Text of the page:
Golf is centuries-old and — let’s face it — it still often has a musty air about it. The governing bodies know this, which is why they’ve been busy in recent years updating the written rules to keep them apace with modern times.
The rules of etiquette could use a similar refresh, but etiquette has no oversight committee. So, we’ve taken on the task ourselves.
This past summer, The Etiquetteist proposed 5 stodgy customs that should be scrapped, including the requirement that you remove your hat when shaking hands after a round. It was a good start, but the resounding response the column received suggested we had left some meat on the bone.
To further clear away the whiff of mothballs, here are 7 more golf mores that need to be tossed, and quick!
Hitting in turn
There are written rules for order of play (best score on the previous hole hits first on the tee; farthest from the hole hits first everywhere else) but they’re for competitions and people who have too much time on their hands. The rest of us have lives to lead. In casual rounds, it shouldn’t matter who has honors or who’s away. The only relevant question is “who’s ready?” If your partner made a birdie on the previous hole but is now rifling through their bag instead of teeing up the ball, step in front of them and hit.
Augusta National enforces this rule, but we’ll cut the club some slack because 1) it shuts down in the sweltering peak of summer and 2) no one should have to see Bill Gates in shorts. Otherwise, though, courses that require slacks regardless of the weather are like that town in Footloose that forbade dancing: cracking down gratuitously on the common good.
No golf shoes in the clubhouse
This one made sense in days of wingtips and metal spikes. But times have changed. Golf shoes have, too. A lot of kicks today look no different than casual footwear, and with soft spikes on the soles, you could practically tap-dance on a wedding cake without leaving a mark.
No unnecessary ball-marking
Among the many ways to prevent slow play: ridding the game of unnecessary customs. Among those unnecessary customs: marking your ball when it’s not in a partner’s line. If your ball is muddy or wet — sure, mark it, pick it up and wipe it clean. But otherwise, leave it be, get your line-reading done when your partners are putting and, when it’s your turn, be ready to roll.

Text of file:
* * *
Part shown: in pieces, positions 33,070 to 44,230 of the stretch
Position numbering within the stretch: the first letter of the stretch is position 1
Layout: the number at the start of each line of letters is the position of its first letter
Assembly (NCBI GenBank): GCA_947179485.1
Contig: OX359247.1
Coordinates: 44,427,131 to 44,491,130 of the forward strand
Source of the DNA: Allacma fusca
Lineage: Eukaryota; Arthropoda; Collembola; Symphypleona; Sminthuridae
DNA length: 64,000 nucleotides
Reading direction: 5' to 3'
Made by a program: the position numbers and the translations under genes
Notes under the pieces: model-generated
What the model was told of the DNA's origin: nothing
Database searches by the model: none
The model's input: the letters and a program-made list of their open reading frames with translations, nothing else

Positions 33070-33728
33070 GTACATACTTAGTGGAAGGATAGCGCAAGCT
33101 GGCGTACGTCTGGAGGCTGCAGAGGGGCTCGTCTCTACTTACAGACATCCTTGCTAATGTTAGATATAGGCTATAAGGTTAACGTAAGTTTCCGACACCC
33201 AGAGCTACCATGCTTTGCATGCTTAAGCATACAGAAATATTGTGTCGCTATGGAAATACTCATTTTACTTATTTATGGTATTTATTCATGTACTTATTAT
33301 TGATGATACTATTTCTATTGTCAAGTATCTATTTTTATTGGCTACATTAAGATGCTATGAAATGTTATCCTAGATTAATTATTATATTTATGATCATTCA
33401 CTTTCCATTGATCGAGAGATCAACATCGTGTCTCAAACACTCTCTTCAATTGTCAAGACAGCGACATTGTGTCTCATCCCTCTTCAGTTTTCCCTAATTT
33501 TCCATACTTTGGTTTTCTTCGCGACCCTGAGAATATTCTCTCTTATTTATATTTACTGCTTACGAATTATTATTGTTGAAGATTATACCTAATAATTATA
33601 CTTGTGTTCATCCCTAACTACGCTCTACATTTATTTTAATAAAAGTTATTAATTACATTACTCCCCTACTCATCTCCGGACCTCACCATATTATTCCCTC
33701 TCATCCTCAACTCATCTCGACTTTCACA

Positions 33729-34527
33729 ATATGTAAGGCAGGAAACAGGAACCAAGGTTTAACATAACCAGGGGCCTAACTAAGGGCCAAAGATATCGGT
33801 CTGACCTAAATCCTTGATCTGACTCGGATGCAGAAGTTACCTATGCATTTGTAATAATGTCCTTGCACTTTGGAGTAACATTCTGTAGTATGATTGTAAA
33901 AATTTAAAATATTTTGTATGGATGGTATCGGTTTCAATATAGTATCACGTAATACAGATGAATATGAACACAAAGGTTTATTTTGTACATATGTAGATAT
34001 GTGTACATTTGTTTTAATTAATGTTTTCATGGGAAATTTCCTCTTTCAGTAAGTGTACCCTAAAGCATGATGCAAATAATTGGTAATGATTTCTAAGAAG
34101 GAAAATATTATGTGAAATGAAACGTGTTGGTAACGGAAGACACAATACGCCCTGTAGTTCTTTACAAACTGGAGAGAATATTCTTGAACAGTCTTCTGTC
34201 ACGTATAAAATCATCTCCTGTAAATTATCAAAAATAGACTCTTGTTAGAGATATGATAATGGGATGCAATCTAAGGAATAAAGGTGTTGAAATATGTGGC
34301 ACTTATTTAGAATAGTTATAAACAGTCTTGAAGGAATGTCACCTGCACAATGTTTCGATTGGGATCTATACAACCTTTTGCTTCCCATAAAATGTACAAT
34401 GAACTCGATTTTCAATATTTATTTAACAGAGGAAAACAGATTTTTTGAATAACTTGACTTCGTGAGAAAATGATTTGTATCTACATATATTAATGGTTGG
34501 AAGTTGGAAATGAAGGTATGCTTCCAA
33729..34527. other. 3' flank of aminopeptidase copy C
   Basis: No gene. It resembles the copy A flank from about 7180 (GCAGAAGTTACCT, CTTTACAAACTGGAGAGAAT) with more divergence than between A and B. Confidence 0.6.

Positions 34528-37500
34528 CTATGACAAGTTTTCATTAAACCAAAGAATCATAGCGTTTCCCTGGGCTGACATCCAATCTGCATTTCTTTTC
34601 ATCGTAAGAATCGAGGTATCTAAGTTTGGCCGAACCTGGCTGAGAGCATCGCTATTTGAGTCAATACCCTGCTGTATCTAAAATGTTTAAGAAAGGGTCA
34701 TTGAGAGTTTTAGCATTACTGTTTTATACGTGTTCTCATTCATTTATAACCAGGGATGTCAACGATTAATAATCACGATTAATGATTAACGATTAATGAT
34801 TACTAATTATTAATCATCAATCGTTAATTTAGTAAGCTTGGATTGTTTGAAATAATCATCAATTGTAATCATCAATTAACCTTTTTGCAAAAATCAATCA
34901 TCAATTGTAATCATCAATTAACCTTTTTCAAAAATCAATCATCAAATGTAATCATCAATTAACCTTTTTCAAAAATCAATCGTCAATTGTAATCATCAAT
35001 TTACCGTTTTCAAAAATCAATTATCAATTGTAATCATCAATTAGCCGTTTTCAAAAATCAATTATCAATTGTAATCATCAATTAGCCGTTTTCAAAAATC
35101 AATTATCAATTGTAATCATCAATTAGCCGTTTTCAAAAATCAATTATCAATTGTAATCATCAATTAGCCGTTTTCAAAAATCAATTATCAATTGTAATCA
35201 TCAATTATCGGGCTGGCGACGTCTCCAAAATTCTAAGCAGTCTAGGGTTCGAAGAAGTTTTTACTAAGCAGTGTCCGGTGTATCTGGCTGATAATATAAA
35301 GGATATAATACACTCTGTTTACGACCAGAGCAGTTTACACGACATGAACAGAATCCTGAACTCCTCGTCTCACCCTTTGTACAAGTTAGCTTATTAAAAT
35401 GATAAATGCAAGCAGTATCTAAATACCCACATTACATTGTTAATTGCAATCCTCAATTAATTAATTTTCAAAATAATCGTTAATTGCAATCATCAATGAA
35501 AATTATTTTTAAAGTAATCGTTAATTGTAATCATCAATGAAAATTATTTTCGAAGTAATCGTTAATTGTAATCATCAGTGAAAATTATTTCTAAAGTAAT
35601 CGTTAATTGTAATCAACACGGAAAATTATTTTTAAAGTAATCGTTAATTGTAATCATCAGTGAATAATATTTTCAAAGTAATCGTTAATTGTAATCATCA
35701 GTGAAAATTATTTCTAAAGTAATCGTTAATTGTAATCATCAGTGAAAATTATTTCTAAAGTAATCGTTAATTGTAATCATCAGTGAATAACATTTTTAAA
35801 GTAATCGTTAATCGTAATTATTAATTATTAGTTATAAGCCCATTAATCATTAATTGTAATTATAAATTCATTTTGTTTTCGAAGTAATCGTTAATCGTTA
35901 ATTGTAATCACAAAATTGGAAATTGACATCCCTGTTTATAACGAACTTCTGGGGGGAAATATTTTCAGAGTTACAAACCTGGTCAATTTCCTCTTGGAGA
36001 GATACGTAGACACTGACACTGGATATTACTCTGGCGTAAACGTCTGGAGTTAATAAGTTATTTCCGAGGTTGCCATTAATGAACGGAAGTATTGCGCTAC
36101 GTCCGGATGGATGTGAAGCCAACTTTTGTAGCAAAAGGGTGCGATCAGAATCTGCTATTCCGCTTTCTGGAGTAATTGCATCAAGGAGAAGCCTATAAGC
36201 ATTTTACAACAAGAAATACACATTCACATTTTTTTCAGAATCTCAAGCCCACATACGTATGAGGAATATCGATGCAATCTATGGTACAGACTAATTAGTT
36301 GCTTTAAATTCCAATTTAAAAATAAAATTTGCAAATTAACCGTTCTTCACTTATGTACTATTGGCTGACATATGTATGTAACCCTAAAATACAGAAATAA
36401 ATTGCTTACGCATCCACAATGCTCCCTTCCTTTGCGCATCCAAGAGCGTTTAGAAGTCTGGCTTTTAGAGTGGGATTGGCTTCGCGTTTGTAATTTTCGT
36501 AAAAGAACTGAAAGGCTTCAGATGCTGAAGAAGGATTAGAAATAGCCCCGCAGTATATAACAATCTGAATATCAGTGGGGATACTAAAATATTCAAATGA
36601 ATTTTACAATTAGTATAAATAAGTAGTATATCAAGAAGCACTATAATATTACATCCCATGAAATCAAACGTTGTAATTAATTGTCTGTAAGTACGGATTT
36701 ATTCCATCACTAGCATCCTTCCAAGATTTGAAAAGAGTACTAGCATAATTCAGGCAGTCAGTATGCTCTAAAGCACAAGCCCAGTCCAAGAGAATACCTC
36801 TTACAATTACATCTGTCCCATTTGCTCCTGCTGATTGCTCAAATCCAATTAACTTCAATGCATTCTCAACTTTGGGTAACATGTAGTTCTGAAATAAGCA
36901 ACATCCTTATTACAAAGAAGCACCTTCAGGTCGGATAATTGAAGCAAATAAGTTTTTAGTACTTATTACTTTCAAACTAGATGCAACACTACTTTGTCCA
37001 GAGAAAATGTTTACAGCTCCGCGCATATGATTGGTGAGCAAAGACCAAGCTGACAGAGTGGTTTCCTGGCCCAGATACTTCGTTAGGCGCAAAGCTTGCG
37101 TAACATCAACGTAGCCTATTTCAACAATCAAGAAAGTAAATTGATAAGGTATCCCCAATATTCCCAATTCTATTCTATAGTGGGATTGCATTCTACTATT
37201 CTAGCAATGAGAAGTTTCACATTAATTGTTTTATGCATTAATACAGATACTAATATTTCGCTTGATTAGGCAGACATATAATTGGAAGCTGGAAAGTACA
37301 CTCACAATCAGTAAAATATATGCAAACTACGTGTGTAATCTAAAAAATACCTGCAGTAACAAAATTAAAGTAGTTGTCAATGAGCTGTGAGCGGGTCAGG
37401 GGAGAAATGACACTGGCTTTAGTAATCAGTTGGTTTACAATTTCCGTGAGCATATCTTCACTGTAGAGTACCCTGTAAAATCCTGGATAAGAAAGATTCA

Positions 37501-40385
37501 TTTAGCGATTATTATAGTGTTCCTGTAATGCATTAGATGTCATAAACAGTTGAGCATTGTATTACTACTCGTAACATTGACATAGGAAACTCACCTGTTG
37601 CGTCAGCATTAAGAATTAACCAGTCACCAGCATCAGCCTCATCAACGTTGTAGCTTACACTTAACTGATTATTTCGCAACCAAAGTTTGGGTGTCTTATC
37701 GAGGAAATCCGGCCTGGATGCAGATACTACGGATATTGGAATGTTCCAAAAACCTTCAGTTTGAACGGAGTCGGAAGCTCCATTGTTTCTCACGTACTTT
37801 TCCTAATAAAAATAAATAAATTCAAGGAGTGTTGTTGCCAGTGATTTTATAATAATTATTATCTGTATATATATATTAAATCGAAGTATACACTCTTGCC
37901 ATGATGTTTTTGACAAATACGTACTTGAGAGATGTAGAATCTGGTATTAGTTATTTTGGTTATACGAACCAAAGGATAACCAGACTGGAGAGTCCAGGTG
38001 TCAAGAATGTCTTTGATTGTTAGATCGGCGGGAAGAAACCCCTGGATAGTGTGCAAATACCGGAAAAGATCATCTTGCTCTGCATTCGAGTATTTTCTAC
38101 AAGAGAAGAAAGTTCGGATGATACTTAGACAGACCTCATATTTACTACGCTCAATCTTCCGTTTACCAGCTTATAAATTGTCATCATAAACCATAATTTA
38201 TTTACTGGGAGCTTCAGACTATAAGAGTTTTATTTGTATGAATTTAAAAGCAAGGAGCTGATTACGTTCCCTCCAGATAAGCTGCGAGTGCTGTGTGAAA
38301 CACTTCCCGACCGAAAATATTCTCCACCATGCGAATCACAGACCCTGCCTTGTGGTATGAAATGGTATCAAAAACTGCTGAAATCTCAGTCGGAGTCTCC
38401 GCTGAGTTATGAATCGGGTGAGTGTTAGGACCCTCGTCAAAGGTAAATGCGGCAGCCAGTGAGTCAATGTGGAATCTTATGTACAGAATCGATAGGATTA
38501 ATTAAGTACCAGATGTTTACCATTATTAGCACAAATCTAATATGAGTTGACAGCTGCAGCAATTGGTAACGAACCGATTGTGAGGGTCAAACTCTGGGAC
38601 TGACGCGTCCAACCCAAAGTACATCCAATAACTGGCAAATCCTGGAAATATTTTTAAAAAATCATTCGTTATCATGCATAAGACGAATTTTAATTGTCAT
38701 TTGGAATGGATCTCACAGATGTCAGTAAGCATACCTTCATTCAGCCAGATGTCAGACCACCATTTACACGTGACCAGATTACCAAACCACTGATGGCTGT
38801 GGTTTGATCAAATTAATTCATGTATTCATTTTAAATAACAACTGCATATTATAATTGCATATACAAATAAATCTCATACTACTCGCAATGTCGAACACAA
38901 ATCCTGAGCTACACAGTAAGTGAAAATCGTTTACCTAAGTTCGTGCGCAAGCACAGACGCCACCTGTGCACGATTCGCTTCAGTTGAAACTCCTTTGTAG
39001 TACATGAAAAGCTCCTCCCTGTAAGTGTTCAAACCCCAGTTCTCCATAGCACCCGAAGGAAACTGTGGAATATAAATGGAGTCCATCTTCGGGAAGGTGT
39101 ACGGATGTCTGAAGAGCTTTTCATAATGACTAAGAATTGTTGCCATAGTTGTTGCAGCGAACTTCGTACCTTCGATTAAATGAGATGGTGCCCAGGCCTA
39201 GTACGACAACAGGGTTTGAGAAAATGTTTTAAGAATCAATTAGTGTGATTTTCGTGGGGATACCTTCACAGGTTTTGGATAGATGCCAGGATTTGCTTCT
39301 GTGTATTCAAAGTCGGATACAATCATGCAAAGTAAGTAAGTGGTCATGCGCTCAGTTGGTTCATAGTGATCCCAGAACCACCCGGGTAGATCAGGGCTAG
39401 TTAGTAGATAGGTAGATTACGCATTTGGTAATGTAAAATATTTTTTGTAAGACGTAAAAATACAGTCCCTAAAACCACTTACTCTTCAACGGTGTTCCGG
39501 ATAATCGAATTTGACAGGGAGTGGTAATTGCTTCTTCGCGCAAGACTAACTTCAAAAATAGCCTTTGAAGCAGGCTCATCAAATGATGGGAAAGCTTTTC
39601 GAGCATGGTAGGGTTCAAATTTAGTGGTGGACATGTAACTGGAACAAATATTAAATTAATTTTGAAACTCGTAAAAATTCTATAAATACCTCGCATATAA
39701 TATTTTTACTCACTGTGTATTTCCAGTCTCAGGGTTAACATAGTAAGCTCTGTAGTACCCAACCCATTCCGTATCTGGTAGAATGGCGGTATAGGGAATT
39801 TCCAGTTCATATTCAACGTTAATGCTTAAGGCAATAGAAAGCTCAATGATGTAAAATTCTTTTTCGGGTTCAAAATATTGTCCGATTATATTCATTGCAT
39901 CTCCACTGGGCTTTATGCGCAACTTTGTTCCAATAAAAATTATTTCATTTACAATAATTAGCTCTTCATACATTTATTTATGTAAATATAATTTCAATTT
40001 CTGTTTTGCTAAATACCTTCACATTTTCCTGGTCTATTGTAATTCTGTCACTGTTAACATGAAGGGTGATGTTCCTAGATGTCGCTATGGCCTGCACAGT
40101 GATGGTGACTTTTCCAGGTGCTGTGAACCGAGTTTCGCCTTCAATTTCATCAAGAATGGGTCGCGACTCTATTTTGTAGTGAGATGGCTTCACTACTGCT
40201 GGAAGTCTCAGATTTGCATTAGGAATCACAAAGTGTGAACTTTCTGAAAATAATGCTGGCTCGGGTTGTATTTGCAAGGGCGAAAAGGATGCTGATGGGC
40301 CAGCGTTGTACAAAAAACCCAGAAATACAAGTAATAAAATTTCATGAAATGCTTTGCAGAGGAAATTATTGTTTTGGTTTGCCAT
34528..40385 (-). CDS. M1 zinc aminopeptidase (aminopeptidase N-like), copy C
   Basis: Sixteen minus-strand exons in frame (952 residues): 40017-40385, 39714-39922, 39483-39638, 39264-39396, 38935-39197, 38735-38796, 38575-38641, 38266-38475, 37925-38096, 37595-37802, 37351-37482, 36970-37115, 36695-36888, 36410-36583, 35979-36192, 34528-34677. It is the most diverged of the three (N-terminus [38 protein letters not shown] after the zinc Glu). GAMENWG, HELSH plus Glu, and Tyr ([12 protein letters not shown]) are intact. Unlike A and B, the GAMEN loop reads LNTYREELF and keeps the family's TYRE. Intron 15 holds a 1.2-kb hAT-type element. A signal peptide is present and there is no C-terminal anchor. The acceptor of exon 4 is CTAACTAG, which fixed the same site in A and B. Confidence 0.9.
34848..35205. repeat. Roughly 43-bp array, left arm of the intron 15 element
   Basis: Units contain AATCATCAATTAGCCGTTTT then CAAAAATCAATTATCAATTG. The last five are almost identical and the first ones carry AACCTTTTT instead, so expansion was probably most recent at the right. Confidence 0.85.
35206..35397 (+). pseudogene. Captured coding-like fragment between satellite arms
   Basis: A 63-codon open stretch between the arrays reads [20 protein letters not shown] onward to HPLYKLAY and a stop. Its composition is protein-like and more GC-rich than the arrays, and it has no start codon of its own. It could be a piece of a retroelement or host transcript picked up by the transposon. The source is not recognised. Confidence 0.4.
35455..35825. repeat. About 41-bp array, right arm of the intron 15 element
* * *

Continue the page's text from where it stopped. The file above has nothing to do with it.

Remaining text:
No backward caps
When it comes down to it, pretty much all dress codes are arbitrary, rooted not in reason but in some tweedy notion of what’s “stylish” or “respectful.” They don’t stand up to serious scrutiny. Go ahead. Give us a rationale for this rule that doesn’t make you sound like a cartoon version of Judge Smails.
No talking to partner’s ball
Anatomical fact: Golf balls don’t have ears. Why anyone would talk to them is a question better suited to a behavioral psychiatrist. Why anyone would get mad at such harmlessly delusional conduct is another matter, probably best tackled by an anger-management specialist. Bottom line. When someone talks to your ball, pretend that you don’t have ears either.
No hats indoors
According to the etiquette experts at Emily Post, hats can be left on when you’re on public transportation, in an elevator or in a public building but must be removed when you’re in a move theater or a coffee shop. The very randomness of these regulations underscores their ridiculousness. The same people at Emily Post say that the hat-removing custom is rooted partly in the practices of Medieval knights, who were expected to pull their helmets off as a sign trust and respect. Notice they said Medieval. You’re playing golf, not going into battle!
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